Image Courtesy of Mickey Boradman
A fashion thinker, influencer, philanthropist, Editorial Director for the super cool Paper Magazine, Mickey Boardman is a very important figure in the fashion world; he is an authority who has used his power not only to talk up fashion but also to talk against any kind of wrongdoings in fashion. He loves what he does and does it pretty darn well, but at the same time he uses his skills to give back in his own way. Whether it’s building schools and hospitals in India or his charity sales for various causes or helping empower women in Nepal, Mickey is more than a stylish maven who is one of the most photographed faces in New York. His artistic ingenuity goes beyond clothes, accessories and trends. He has always thought out of the box and while Parsons didn’t quite get him, Paper embraced him and loved the progressive thinker that he was even while interning more than 25 years ago. He found a place where he felt belonged and decided to stay, and as they say, the rest is history…
When did your romance with fashion begin?
You know, it’s one of those things that I don’t remember, because it always existed. I was born in 1966, so the early 70s for me was a time that I became aware of anything including fashion. My mother, at that time, wanted an afro even though she was white yet she wanted a white lady afro. So she had a wig that she wore, and at the time I did not even realise that it was a wig, I got to know that much later. She dressed very glamorously, so she was one of the hip mothers. From the very beginning, she also dressed us like freaks I have to say. I remember my first day of school in first grade —she put me in maroon pants that had a pink fish pattern and then a light red button up shirt that had monkey heads on it. My brother and I always had long hair, people always thought I was a girl. We were in bell-bottom pants with turtlenecks that had big zip accents on it, so I felt we always dressed differently than a lot of people. And that was all thanks to our mother as she was not conservative. In terms of discovering fashion, from a very early age I loved looking at magazines, loved watching old movies and seeing the clothes in them.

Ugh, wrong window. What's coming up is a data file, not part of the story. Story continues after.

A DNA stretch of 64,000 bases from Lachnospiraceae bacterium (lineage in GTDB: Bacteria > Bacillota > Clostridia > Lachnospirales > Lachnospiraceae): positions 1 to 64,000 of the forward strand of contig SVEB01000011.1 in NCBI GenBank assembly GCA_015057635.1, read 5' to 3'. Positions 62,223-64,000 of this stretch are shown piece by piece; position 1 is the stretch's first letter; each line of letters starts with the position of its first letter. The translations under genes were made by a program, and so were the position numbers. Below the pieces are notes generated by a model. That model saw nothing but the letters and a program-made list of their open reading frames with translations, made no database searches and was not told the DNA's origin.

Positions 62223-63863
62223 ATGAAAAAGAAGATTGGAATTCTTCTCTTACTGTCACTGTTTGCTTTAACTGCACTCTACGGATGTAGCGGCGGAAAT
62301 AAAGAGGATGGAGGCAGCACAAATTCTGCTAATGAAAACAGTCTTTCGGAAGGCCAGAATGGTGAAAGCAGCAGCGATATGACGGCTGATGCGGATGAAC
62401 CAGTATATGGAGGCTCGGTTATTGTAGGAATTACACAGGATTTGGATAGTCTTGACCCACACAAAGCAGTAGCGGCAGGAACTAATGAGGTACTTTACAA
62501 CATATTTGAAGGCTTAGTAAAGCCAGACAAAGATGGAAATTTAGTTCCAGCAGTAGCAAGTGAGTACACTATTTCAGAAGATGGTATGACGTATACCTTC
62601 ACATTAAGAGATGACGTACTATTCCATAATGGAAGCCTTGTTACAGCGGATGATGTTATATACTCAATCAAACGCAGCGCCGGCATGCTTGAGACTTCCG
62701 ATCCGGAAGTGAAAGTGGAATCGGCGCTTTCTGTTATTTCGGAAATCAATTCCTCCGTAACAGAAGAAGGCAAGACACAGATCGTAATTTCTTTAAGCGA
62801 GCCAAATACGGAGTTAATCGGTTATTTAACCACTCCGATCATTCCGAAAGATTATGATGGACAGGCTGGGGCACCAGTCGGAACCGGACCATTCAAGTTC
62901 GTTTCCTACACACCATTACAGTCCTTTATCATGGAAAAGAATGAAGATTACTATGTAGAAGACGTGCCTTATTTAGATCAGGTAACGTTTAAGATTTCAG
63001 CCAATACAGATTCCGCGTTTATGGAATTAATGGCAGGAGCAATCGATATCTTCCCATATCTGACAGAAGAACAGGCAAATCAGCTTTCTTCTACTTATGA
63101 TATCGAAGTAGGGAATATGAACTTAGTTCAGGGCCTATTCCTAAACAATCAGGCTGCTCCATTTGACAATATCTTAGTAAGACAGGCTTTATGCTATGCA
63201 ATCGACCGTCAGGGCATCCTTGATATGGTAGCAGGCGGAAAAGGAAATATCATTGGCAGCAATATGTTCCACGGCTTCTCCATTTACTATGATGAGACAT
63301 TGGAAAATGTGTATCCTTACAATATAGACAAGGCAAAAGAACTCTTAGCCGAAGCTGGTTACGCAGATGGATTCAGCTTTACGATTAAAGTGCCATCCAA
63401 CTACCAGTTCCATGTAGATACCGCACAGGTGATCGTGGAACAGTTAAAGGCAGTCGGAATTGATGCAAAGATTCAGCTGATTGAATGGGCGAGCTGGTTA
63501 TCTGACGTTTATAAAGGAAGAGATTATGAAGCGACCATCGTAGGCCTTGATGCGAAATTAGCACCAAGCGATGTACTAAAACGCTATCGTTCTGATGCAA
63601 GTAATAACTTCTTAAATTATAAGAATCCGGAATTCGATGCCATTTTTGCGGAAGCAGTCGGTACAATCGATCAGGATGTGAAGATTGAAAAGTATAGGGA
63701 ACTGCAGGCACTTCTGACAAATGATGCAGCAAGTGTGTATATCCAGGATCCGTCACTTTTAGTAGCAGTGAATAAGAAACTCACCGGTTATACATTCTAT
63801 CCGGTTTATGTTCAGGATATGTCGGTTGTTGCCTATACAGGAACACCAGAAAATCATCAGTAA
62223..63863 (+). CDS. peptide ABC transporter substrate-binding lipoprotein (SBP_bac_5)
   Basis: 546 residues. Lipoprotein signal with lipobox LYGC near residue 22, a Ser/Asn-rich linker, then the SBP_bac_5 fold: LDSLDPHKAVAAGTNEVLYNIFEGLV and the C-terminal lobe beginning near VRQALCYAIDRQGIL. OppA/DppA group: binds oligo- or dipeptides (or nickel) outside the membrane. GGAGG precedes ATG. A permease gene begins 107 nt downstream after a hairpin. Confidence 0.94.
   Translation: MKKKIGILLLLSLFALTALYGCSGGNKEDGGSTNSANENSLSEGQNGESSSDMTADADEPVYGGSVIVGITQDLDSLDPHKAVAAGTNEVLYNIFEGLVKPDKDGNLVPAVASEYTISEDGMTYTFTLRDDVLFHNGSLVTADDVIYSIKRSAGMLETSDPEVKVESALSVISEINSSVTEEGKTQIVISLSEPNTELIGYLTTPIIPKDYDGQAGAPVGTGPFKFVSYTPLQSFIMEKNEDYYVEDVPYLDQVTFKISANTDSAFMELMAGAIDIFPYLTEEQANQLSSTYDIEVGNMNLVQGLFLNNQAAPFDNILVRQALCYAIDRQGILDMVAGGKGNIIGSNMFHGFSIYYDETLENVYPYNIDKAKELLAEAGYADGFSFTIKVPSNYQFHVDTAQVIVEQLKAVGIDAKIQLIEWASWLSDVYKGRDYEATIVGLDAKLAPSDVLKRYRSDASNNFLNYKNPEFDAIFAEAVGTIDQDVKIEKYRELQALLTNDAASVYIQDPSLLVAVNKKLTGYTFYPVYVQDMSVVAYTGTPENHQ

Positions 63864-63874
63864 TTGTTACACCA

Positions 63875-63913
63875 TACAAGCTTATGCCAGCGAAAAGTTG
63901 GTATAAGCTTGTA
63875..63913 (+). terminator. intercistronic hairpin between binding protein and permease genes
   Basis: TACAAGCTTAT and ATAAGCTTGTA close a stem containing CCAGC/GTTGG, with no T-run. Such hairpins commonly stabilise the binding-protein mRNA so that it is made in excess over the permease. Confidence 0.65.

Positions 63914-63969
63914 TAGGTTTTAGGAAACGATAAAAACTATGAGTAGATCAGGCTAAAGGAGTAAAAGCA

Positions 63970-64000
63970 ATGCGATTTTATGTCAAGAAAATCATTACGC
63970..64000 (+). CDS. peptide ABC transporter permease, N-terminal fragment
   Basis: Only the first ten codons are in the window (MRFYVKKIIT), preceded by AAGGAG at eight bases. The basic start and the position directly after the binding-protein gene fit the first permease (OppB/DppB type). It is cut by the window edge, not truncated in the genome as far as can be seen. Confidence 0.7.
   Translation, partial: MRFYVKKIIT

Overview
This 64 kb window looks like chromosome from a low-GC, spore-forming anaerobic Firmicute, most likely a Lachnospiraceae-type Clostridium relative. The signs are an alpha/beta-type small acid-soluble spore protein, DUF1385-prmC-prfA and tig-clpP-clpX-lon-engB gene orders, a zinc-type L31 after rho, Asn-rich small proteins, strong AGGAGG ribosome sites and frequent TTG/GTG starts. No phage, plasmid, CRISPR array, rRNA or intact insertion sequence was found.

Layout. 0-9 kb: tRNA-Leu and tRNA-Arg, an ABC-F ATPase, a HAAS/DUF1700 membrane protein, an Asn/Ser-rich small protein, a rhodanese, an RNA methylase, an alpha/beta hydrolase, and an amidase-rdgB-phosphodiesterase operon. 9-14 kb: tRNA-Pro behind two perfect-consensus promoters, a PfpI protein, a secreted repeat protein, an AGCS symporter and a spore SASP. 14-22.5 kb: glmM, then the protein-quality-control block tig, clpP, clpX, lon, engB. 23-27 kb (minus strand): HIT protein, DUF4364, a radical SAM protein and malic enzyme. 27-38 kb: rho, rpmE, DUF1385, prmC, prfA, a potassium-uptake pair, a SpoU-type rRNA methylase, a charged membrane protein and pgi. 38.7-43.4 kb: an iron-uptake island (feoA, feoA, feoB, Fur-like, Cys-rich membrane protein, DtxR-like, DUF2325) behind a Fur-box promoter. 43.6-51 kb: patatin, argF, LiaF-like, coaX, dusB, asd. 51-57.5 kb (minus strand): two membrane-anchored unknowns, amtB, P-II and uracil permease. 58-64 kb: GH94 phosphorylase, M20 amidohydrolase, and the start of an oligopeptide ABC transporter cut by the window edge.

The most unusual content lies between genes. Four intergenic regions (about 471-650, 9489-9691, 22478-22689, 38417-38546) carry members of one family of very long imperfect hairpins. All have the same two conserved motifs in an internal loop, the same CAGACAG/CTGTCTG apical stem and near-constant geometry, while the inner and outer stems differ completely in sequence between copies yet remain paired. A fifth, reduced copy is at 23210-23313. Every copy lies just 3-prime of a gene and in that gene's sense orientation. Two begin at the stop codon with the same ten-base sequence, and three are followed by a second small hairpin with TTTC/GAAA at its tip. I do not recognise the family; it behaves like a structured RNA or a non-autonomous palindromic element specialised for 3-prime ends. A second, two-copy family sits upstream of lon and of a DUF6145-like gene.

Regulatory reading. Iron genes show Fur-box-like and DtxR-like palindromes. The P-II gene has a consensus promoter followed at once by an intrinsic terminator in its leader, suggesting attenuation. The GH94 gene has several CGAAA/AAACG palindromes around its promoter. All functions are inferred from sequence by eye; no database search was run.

What era of fashion have you been most intrigued by?
The 60s have always spoken to me. On some level, the 70s was just a hangover of the 60s in terms of fashion. The bourbon housewives like my mother embraced the crazier looks of the 60s. If I had to pick one era that always give me a thrill, it will have to be the late 60s—the supremes in Las Vegas. I love glamour, I love sequence and there is something about Las Vegas particularly in that era. Having said that, I still love Las Vegas today, it is wonderful, larger than life but at that time it was a sort of an insider thing then — it hadn’t gone through the phase where they had to make it family friendly. It was about gambling, about hookers, about the rap pack. It was a really glamorous thing and people really dressed up. I am really attracted to anything where people have to dress up, whether it is fashion week or Academy awards. I am really old school like that. When my parents used to travel, they dressed up. Like my mother would wear pantyhose and high heels shoes—now people wear dirty sweatpants and carry their own pillow. I really do think that a big turn and huge change happened in America when women stopped wearing pantyhose because back in the day, if you were dressed up, you were wearing pantyhose. Women now wear bare legs, so all the old school idea of getting dressed up went out of the window with the pantyhose. Same goes for men, back in the day they wore hats and jackets to places. As I was born in 1966 I really don’t remember being aware of the late 60s, but there is just something about that era that even till today, speaks to me and gives me a thrill.